It is 1793. Europe is ablaze with war. The British prime minister is under pressure to intimidate the French and dispatches a Navy squadron to the French coast. To man the ships, ordinary citizens must be press-ganged; Thomas Paine Kydd, a young wig-maker from Guildford, is seized and taken across the country to be part of the crew of the 98-gun line-of-battle ship Duke William. The ship sails immediately and Kydd has to learn the harsh realities of shipboard life fast. Despite all he goes through, amid the dangers of tempest and battle, he comes to admire the skills and courage of his fellow seamen, taking up the challenge himself to become a true sailor and defender of Britain at war.
At the age of fourteen, Julian Stockwin went to TS Indefatigable, a tough sea-training school. He joined the British Royal Navy at fifteen before transferring to the Royal Australian Navy, where he served for eight years in the Far East, the Antarctic, and the South Seas. Retired as a lieutenant commander, he lives in Devon, England, with his wife and literary partner, Kathy.
With the mastery of a virtuoso, Stockwin delivers a seamless tale that ensnares the reader in whatever Kydd sees, hears, feels, and experiences, be it a ferocious flogging, the depths of despair, men fomenting mutiny, or the brutality of war. . . Kydd is a deftly woven and riveting sea story that refuses to let go once the grappling hooks are thrown. When the last page is turned, readers will yearn for the next book in the Kydd Sea Adventures.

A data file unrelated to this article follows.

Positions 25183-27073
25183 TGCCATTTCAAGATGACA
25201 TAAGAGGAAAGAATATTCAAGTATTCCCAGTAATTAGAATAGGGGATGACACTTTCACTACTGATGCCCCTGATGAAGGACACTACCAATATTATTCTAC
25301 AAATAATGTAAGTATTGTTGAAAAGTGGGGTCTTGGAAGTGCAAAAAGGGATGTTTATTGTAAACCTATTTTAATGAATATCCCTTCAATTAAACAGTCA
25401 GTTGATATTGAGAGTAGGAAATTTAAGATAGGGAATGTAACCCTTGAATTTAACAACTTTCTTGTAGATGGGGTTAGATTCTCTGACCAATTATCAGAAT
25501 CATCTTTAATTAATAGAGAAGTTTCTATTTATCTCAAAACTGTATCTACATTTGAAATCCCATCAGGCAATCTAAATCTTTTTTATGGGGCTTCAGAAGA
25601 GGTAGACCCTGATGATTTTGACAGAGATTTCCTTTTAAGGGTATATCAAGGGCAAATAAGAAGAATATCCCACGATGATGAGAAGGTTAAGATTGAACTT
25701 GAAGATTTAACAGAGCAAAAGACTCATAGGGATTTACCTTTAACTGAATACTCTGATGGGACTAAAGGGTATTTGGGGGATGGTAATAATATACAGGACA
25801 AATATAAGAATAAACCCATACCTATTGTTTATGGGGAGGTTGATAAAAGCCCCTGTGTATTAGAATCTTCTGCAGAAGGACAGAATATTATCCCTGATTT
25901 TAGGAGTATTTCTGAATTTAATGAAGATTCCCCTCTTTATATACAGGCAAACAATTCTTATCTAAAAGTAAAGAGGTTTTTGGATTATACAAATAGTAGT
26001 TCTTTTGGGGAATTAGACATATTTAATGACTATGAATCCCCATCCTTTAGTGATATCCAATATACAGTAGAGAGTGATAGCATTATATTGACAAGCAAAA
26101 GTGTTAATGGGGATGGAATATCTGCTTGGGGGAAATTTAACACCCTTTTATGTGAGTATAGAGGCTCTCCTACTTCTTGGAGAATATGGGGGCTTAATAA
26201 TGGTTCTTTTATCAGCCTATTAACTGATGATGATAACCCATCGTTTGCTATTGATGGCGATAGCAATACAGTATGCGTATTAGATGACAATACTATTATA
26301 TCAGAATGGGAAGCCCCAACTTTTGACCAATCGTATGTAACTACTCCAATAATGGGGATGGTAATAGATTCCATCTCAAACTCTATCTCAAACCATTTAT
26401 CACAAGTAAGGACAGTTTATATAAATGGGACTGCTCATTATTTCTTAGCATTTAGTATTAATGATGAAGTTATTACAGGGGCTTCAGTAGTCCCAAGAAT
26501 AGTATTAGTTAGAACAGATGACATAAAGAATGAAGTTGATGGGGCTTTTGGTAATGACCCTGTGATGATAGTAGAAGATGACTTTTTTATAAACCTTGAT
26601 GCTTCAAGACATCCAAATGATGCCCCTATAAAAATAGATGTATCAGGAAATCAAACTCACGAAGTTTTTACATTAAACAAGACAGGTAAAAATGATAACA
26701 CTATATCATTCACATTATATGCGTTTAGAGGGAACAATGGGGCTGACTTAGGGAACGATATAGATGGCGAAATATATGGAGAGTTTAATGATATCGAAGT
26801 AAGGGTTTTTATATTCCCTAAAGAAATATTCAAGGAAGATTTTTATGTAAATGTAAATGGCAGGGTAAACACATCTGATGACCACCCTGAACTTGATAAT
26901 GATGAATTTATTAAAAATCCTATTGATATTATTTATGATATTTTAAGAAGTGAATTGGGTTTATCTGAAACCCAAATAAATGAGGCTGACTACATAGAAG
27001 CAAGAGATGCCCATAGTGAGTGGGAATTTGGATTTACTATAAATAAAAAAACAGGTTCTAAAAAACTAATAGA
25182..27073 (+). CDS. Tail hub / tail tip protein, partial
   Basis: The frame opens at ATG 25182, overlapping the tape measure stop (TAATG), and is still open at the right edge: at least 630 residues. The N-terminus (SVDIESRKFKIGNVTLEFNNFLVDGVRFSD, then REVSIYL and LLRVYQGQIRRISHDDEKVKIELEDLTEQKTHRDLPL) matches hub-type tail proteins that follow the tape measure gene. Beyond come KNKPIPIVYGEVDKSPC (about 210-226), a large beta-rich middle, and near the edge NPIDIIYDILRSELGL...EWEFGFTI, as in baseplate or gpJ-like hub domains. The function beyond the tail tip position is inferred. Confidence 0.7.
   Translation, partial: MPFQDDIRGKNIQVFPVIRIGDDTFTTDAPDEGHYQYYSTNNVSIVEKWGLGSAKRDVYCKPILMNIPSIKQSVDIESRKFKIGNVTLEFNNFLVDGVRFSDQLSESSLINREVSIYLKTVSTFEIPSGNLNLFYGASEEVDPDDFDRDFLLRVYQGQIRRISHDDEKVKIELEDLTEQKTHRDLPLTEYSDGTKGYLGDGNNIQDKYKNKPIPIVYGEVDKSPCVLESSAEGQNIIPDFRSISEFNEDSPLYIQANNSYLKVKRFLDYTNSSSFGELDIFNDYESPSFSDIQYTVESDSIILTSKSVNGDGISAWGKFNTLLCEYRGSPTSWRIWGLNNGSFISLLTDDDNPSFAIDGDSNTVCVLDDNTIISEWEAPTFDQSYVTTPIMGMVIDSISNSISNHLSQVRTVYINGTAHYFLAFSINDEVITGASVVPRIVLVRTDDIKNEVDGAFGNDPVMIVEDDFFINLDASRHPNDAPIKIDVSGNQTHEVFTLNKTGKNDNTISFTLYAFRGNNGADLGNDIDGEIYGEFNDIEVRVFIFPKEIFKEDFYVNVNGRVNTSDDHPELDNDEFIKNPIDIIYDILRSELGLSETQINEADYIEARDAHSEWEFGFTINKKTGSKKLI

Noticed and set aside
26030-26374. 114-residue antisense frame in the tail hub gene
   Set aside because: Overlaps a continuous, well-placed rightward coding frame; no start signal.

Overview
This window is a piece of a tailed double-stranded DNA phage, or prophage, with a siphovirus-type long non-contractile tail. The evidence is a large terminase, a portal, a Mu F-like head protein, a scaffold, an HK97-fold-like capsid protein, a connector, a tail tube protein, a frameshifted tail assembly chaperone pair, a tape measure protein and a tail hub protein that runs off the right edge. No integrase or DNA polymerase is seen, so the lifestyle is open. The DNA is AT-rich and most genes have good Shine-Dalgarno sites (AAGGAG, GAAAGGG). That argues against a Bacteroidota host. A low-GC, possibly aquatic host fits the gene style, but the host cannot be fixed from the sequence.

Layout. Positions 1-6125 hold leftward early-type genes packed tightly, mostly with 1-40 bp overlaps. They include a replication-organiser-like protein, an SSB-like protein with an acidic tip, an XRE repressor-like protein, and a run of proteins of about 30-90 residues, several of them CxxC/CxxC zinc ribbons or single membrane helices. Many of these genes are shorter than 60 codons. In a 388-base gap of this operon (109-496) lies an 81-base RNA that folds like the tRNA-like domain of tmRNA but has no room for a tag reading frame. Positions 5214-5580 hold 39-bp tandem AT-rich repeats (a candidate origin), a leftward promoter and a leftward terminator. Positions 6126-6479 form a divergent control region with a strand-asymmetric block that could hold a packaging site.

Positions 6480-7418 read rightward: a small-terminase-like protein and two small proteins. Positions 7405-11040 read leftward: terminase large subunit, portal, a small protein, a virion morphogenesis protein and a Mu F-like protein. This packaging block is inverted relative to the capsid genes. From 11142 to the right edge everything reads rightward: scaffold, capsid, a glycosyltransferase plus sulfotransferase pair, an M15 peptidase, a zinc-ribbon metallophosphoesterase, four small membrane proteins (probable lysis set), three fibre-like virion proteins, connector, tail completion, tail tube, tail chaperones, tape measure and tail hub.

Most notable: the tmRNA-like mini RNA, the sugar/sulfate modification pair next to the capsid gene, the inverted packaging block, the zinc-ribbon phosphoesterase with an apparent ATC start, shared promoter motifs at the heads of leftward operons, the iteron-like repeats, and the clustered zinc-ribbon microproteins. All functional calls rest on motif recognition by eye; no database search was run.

Stockwin's debut focuses on the common seamen . . . Kydd's first storm at sea is rendered with great drama . . . warfare is depicted with gruesome, at times breath-stopping, detail.
A rousing debut . . . a brilliantly imagined account of a man overcoming fear.
Adventure and historical fans will delight in this well-crafted yarn.
A rousingly exciting and delicious full-immersion in the perils of seafaring and society during the great Age of Sail!
[Stockwin] writes evocatively of shipboard routine, the panic and confusion of combat, and the terrifying approach of a storm at sea, and he knows how to stage enthralling action scenes.
Comparable to C.C. Humphreys’s Jack Absolute series and the naval tales of the great Patrick O’Brian.
A rip-roaring yarn that confirms . . . [Stockwin’s] ability to turn his vivid knowledge of eighteenth-century seafaring into first-rate global adventure.
Stockwin's writing is enriched by his own experiences in the Royal Navy, which gives scenes of fighting and tempest an authenticity to delight anyone who shares his passion for the sea.
Elegantly plotted . . . the writing has the power of a broadside at close range.
Stockwin's descriptions of the bloody reality of naval combat 200 years ago are memorably vivid, and reveal a profound respect for the seamen who were willing to sacrifice their lives to help save their country.